What is Endometrial Polyp, What Are the Examination Methods That Can Be Used as a Diagnosis?

Endometrial polyps are benign intrauterine masses. Although they can be seen at any age, they are most often detected between the ages of 40-50, when hormonal irregularities are experienced, and more often during menopause. Their most basic clinical importance is that they can cause abnormal uterine bleeding. In addition, when it develops during the fertile age, it can cause the embryo formed by fertilization to not adhere to the endometrium layer and cause miscarriage due to its space-occupying effect in the uterine cavity. Endometrial polyps very rarely show malignant (malignant) transformation, that is, transformation into cancer.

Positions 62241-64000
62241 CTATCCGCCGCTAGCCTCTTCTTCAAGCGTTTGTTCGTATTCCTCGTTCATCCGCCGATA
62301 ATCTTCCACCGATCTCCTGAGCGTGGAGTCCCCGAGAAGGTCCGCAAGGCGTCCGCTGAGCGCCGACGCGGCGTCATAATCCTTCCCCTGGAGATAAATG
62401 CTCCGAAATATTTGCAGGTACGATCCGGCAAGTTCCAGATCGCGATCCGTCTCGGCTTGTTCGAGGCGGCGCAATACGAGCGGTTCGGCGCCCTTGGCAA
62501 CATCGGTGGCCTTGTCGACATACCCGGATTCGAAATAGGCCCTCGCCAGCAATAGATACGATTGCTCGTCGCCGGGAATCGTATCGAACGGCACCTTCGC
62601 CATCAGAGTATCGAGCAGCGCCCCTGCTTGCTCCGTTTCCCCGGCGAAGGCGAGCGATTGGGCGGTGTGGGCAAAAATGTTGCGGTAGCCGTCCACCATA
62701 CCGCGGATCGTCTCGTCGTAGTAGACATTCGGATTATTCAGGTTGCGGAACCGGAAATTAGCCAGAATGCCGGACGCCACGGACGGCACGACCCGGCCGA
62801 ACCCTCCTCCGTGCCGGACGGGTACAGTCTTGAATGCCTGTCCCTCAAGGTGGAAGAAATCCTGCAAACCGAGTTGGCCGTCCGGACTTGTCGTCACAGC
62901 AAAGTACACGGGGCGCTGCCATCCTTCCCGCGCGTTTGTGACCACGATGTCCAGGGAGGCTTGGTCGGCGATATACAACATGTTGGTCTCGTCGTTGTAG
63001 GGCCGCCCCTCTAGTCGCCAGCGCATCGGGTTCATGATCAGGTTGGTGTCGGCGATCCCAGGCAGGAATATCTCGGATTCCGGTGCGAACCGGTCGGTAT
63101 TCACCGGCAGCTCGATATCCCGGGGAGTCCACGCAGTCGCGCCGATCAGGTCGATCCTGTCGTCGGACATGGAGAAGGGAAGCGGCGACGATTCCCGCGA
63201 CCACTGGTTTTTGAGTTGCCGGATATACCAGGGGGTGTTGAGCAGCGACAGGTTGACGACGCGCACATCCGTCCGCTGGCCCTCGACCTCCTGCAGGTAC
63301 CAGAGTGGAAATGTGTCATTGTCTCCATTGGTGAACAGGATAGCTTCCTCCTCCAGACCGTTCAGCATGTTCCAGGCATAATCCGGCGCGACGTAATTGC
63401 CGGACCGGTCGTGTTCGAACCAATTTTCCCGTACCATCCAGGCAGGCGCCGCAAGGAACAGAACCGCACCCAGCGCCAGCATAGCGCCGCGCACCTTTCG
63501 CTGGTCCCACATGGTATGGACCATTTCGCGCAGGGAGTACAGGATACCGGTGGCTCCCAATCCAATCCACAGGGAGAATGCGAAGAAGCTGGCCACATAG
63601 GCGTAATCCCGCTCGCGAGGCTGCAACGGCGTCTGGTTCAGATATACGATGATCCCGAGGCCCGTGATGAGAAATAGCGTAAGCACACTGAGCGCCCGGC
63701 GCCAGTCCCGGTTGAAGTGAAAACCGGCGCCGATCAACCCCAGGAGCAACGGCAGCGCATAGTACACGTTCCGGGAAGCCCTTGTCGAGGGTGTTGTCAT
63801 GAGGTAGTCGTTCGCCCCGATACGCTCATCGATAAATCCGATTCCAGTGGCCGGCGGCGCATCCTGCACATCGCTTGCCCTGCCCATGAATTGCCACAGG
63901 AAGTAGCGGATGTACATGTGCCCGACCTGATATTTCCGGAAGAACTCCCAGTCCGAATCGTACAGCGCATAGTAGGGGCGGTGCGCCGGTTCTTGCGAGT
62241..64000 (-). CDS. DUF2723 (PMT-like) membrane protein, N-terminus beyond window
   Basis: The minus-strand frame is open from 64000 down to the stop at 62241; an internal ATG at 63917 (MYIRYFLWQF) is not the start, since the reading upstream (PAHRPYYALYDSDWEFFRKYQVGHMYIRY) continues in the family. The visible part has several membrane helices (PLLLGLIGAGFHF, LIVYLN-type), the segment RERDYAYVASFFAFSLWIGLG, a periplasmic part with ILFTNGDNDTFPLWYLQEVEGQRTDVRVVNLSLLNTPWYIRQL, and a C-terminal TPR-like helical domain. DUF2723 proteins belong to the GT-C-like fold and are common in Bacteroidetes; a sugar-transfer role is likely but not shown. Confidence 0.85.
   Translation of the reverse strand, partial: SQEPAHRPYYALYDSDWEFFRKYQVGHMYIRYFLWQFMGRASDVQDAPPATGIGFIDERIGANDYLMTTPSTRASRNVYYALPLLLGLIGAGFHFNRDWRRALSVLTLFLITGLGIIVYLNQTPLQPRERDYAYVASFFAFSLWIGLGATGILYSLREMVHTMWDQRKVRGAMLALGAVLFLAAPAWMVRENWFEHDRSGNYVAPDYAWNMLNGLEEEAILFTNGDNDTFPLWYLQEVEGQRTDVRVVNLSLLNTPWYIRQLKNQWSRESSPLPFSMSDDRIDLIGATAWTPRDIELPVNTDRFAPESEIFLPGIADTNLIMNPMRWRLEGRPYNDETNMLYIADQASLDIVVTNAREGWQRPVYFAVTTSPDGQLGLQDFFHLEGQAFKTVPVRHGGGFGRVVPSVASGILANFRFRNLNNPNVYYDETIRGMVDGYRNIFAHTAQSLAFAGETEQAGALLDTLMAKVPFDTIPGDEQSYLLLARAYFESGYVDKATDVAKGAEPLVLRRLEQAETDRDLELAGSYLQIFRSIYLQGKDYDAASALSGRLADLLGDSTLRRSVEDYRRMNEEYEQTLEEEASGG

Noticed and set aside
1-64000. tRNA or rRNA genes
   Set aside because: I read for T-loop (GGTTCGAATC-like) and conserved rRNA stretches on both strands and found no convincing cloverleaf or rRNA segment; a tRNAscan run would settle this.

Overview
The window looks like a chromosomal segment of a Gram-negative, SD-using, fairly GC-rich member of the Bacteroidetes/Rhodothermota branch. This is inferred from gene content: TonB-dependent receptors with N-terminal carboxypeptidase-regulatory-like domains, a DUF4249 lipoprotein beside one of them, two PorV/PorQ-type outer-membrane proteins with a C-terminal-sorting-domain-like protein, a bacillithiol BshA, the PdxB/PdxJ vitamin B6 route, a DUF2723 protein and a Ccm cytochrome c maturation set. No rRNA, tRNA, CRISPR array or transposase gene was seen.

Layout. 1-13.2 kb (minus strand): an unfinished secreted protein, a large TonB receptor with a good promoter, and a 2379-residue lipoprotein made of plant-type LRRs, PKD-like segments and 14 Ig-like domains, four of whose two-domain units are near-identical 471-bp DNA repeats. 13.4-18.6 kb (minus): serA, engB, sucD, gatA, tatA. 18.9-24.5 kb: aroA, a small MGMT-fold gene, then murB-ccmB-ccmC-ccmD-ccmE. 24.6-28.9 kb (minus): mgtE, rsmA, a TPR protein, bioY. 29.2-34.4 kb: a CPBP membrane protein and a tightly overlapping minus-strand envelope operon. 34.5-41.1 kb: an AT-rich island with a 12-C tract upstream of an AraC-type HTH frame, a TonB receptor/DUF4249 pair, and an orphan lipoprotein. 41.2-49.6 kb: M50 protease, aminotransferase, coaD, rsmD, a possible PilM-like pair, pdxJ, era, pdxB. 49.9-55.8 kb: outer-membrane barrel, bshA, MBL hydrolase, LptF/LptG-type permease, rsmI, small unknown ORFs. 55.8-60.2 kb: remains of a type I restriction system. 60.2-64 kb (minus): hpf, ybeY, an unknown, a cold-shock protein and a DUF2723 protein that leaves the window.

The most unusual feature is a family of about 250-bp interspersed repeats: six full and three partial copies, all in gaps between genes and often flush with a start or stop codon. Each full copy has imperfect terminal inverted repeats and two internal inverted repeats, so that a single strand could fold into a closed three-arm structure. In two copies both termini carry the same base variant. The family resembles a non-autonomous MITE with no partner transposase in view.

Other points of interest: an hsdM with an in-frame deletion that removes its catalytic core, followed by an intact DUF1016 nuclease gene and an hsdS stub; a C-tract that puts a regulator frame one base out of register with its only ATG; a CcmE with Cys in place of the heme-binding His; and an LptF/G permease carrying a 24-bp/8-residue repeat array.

On ultrasound, they are seen as one or more soft tissue masses that grow from the surface of the tissue called the endometrium that lines the uterus (uterus) cavity to the uterine cavity. Its internal structure is generally similar to the endometrium layer from which it originates, and its outer contours are round or oval. They can be seen in sizes ranging from 1-2 mm to filling the entire uterine cavity. The majority of polyps originate from the fundus, sometimes from the anterior or posterior wall endometrium, and extend downwards (like a grape with a stem). Since the vessels feeding the polyp mass extend into the mass like a tree branch from this stem, the region of origin of the stem can be determined by examining it with color Doppler ultrasound. In addition, according to the blood supply characteristics of the polyp, clues can be obtained regarding the growth potential of the mass or the possibility of it being a malignant mass. SIS (saline infusion sonography) is another examination that can be performed to better visualize the borders of the mass with the endometrium from which it originated, in order to determine the intervention method for differentiation or treatment with other possible lesions. In this examination, by filling the uterine cavity with fluid, all the marginal features of the mass in the fluid can be visualized as the area where it originated on the uterine wall.

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